7 tips for managing your most precious resource — time — in 2017
Friday, November 11, 2016
The most precious resource in the world is not gold but something more valuable — time. As we all know, the time we have is fixed and very much finite. It is becoming even more precious and guarded by your volunteers and staff.
How can we better manage this critical resource in our organizations to make the biggest impact in relevance and value to our members?
1. Plan with focus — Make it a priority to put in place a functional and practical strategic plan with timelines and performance measures. Without a plan, time is leaking like a sieve in your organization.
2. Excite and engage — What makes a journey exciting? Imagine taking a trip on a bus with your board and not knowing the destination but driving hours and hours and hours to get there. Some people will hang in there to see where the bus (organization) is going, but others will easily lose interest and head back home. The journey is only as exciting as the destination. Your board needs the vision of the destination in order to be excited and to give of their precious time to make the journey.
3. Cut out time killers — Recognize when board discussions are devolving into tactical details. Always ask the question, "Is this something the board should be doing, or should it be delegated to a committee or task force?" Guard the time of the board to be as strategic as possible.
4. No agenda, no meeting — Every meeting needs an agenda as the road map for the discussion and actions that will take place. It should be time-based, address the strategic goals of the organization and keep the mission of the organization top of mind. Bad agendas that allow a meeting to meander with no time allocation are the best recipe to lose volunteers. Properly crafted agendas should make everyone feel as though they have contributed and accomplished something as both an individual and a group.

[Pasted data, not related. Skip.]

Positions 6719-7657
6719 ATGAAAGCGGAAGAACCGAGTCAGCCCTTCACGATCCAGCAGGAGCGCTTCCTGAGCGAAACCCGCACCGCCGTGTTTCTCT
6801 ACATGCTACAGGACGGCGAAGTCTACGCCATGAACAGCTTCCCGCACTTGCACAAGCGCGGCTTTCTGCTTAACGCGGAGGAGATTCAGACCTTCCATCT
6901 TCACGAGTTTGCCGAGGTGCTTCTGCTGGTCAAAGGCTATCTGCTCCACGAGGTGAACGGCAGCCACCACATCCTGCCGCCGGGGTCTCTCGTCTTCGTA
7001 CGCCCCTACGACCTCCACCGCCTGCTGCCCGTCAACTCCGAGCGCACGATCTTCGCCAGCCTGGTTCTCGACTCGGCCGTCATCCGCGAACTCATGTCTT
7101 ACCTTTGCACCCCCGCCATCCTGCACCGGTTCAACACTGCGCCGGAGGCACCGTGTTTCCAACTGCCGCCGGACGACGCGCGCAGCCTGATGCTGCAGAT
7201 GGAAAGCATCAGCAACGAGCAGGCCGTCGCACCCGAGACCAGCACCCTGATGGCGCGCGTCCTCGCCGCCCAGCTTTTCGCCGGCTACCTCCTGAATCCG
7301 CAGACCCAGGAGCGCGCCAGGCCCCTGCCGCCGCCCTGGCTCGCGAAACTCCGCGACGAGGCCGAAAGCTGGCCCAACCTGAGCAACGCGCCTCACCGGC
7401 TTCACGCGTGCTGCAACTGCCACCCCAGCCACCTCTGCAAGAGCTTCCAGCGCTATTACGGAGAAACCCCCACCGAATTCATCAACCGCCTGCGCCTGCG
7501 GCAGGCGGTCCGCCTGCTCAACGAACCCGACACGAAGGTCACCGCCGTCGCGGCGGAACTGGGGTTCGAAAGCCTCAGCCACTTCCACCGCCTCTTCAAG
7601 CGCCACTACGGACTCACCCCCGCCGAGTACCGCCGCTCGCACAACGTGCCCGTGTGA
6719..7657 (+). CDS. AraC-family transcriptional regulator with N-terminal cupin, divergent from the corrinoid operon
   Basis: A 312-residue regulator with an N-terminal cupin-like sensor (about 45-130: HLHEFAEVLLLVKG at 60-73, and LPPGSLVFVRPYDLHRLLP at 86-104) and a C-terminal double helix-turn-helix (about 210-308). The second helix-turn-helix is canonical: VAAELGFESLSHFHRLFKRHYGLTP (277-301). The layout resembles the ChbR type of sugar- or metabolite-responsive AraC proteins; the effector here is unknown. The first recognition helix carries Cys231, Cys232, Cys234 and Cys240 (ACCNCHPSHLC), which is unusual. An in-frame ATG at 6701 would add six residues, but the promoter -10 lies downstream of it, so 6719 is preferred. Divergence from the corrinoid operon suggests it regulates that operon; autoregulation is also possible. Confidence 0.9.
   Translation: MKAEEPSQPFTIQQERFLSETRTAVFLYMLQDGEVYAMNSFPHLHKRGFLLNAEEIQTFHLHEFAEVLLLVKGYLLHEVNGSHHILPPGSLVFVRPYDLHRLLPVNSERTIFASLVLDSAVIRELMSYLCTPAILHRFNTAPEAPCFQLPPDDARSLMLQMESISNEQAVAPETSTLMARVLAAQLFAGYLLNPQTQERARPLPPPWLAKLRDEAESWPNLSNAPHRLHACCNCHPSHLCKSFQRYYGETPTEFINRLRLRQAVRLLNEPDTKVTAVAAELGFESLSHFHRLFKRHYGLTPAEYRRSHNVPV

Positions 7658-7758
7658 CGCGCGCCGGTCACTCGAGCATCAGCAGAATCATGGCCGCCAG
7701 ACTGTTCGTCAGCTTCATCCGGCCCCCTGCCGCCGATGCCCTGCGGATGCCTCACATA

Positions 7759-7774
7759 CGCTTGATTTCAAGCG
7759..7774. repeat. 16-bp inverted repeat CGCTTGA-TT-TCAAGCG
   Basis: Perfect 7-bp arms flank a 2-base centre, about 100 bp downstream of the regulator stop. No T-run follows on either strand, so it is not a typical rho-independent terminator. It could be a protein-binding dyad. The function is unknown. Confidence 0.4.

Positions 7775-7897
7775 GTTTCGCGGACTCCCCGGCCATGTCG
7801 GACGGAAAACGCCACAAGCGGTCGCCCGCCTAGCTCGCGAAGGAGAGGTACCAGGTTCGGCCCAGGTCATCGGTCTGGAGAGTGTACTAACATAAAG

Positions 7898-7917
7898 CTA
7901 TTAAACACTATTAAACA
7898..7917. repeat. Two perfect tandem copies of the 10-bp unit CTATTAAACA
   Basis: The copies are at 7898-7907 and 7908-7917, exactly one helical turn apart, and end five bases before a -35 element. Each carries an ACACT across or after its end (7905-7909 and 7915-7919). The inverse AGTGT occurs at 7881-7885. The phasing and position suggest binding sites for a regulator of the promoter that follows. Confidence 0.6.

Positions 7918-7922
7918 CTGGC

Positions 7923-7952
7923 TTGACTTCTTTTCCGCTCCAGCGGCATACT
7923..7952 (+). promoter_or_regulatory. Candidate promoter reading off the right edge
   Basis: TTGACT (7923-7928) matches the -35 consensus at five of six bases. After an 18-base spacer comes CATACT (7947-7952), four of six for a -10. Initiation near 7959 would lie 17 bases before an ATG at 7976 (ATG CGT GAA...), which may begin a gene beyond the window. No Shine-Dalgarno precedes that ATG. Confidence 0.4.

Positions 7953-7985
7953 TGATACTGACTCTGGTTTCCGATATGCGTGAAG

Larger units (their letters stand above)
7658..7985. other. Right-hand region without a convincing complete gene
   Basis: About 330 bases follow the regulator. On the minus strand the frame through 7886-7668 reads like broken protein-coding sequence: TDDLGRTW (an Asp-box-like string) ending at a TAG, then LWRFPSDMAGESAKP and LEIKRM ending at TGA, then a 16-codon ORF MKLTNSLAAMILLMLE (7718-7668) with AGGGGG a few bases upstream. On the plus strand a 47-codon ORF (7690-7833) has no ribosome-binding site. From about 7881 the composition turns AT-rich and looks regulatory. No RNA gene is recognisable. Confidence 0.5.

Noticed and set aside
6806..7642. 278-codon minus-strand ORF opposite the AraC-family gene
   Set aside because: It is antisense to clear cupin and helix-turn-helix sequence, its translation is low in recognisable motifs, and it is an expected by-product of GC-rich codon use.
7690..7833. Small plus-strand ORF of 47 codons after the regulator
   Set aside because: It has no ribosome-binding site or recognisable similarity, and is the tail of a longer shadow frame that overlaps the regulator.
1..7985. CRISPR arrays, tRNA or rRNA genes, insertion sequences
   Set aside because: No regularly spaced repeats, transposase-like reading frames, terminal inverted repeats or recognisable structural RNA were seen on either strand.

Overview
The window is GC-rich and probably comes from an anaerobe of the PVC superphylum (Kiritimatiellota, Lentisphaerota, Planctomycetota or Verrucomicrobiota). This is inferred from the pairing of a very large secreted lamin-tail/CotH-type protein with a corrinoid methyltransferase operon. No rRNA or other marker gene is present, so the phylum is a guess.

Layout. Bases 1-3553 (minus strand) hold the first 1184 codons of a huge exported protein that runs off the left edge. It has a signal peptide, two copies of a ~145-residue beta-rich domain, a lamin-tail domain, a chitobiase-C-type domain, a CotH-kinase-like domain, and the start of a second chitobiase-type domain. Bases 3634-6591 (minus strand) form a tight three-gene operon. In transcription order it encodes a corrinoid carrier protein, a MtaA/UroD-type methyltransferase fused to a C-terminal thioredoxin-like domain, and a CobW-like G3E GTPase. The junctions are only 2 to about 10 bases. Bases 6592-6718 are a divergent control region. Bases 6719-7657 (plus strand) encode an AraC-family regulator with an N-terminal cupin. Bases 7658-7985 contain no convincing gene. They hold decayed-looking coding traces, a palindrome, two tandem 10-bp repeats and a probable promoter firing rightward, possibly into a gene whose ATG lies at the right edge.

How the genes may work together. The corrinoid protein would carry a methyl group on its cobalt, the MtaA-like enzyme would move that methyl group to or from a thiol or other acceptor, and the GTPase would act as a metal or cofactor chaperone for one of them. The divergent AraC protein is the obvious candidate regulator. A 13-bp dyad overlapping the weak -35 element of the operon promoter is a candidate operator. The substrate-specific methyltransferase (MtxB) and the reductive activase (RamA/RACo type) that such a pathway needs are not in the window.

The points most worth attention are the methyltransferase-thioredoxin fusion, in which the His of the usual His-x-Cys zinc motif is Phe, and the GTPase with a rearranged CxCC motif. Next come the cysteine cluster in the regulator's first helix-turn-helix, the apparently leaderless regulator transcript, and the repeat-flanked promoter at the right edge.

5. The 80 percent rule — As we all know, people like to talk, and this is no different on a board. Right at the beginning of any meeting, set the rule that if the board discussion item is 80 percent there (or complete), then the board can move on to another topic. Anything above 80 percent is wordsmithing and not good use of board time. For some organizations it may be 90 percent; modulate this to suit your organizational culture.
6. Two ears and one mouth — Epictetus, a Greek philosopher, once said, "We have two ears and one mouth so we can listen twice as much as we speak." I would like to also add that we have two ears so we can hear both sides of the story. This is so important in saving time at meetings when board members are actually listening to understand rather than listening to respond. If we are listening to understand, we are making a conscious effort to focus only on the person and not the response to the person.
7. Return on investment (ROI) — We do a lot in our organizations. At times, it creates a snowball effect with program after program being created but not evaluated. Saving time is identifying and eliminating programs that no longer suit our members but take away precious staff and volunteer time to administer. Review the ROI of your organization's programs to determine what should be sunset or repurposed. This will then provide additional capacity to provide even greater value and relevance to your members.
Nathaniel Hawthorne once wrote, "Time flies over us, but leaves it shadow behind." While writing this, I mused the meaning of this quote, and it leads me back to the fact that time is finite and moves on with our without us.
Time is a resource that can't be recovered and can't be created. Eliminating distractions to achieve our goals in our organizations will leave more than a shadow behind to the people, professions and industries we impact.
How will you keep an eye on time and stay ahead of the shadows?
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